Another tip to stop pre-dinner snacking is to not go more than four hours between dinner and your last eating episode. Before you leave for work, throw an apple, cheese stick, and a MealEnder into your bag for a quick snack you can eat before you leave your desk or on the commute home. Bringing up your blood sugar will take you from feeling ravenous to just hungry, which puts you in a position to make smarter food decisions while you’re cooking dinner.
When you have an event at night where there will be an abundance of food, it might seem like a good idea to restrict your calories during the day so you can indulge more. However, this approach will prime you to overeat later in the day, perhaps at your event where the foods are more caloric. You’re better off having sensible meals during the day so that you’re moderately hungry at your event, which gives you much more control over how much food you eat and calories you consume.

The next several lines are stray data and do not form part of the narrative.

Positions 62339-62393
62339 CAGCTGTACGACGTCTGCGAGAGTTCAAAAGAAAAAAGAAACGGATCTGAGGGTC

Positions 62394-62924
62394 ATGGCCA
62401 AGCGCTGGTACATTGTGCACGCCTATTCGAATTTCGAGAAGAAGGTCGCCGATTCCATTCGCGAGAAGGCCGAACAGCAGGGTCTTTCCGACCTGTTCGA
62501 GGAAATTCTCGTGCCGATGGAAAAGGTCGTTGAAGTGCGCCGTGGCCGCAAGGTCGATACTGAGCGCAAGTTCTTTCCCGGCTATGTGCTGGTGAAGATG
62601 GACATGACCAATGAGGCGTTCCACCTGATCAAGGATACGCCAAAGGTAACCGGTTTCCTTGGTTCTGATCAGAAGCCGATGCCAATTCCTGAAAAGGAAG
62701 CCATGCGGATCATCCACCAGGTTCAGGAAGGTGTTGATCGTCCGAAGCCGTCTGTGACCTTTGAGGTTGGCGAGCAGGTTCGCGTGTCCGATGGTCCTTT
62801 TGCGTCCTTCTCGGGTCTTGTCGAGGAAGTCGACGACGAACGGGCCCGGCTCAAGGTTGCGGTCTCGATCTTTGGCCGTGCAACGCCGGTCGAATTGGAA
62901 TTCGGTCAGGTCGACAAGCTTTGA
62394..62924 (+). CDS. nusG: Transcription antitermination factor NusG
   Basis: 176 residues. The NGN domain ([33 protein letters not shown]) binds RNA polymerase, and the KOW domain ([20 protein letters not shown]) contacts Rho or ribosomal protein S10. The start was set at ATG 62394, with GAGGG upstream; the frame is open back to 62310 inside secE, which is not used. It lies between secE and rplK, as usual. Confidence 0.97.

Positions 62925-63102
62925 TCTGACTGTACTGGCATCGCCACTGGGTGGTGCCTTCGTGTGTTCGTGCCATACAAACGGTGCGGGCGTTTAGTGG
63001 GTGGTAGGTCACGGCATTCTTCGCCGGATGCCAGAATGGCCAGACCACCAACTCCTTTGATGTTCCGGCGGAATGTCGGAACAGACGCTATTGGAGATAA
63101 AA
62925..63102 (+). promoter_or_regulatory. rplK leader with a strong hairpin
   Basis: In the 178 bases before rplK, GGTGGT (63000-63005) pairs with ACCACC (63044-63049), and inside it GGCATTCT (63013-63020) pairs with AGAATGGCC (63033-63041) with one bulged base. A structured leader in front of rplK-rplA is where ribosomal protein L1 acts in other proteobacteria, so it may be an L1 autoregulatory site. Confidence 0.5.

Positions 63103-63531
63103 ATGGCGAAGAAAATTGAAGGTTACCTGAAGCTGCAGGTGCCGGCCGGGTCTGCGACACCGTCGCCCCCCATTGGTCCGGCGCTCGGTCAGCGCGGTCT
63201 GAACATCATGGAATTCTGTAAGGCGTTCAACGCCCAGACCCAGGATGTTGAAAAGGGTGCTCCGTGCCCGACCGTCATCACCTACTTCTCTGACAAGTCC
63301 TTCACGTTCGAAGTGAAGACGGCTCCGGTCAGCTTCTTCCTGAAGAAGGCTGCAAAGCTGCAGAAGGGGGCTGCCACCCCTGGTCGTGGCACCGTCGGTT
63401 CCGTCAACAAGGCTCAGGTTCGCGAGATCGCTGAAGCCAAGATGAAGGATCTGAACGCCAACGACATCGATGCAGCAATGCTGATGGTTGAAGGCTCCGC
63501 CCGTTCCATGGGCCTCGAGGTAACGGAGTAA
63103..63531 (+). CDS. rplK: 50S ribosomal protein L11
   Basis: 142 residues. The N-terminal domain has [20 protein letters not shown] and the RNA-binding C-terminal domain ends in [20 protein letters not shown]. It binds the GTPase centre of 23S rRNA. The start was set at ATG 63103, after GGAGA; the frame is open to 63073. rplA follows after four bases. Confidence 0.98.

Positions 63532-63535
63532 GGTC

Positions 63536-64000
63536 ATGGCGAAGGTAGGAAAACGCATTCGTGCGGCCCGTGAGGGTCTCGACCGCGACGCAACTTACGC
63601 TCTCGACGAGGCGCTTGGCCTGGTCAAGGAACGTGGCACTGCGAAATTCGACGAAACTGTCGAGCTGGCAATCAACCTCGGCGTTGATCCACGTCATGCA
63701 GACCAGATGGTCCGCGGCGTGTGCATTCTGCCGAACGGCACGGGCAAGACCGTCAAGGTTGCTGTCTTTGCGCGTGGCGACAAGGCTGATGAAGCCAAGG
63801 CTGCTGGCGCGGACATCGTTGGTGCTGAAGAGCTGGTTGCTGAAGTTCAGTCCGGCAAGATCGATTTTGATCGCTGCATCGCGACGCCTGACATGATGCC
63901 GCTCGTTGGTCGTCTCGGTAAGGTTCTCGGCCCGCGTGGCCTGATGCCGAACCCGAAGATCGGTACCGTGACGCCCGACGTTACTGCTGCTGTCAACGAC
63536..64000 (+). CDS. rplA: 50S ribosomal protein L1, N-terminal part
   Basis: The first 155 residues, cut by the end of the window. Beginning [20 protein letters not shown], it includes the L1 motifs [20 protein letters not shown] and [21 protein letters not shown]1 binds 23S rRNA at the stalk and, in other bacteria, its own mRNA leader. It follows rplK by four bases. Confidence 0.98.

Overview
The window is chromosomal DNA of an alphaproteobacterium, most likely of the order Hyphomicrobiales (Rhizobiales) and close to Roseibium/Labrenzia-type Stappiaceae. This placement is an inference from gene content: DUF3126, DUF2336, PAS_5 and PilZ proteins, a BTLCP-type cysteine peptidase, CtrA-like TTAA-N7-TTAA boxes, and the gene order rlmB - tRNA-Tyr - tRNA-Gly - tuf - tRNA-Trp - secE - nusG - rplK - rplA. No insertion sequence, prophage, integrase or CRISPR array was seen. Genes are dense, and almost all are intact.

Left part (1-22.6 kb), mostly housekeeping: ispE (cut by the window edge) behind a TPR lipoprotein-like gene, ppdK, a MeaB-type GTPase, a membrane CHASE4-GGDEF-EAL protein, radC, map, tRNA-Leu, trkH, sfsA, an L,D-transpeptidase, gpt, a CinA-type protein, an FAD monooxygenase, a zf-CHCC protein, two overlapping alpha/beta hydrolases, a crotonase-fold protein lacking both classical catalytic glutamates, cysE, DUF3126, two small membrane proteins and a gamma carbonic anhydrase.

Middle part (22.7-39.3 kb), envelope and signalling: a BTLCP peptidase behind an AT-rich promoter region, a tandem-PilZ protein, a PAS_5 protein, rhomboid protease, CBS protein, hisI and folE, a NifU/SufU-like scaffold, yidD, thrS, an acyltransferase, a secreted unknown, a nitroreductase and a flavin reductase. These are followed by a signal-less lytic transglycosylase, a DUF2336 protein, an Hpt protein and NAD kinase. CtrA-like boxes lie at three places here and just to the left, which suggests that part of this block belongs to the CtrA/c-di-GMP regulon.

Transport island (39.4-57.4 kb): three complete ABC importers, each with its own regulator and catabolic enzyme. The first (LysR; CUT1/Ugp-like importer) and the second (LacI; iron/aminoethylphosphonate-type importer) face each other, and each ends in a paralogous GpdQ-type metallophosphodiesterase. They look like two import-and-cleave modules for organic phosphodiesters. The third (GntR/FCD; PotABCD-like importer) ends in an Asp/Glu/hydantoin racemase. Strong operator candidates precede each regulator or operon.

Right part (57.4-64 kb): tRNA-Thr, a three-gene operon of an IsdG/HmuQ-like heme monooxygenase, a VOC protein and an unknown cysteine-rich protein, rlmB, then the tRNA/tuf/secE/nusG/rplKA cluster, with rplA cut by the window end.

At one point in the live broadcast, MealEnders founder & CEO Mark Bernstein brought up how challenging it can be to get back on track with your diet after you’ve slipped up. Missteps can engender an all-or-nothing attitude, which can negatively impact your eating habits. Tami’s advice is to remember that you’re looking to develop habits. No single eating episode is going to cause weight gain or take you fully off-track, but if you are upset about the episode, check in with yourself. Ask, “Why am I feeling upset?” Have a very empathetic conversation with yourself because developing these new habits is a skill that’s tested every day as well as a cumulative experience. View every misstep as an opportunity to learn.
This time of year, it can be particularly difficult to follow through on your healthy eating intentions, so it’s important to strategize and make a plan. The last thing you want to do is enter the new year feeling guilty about overindulging during the holiday celebrations. So use your plan to help you enjoy the season without actively avoiding every holiday treat, but still maintain a healthy balance.